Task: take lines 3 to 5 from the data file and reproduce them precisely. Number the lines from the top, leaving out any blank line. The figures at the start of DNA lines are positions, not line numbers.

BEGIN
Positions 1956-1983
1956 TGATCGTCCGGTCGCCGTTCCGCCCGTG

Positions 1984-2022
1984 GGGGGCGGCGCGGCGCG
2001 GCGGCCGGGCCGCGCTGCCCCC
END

Positions 1984-2022
1984 GGGGGCGGCGCGGCGCG
2001 GCGGCCGGGCCGCGCTGCCCCC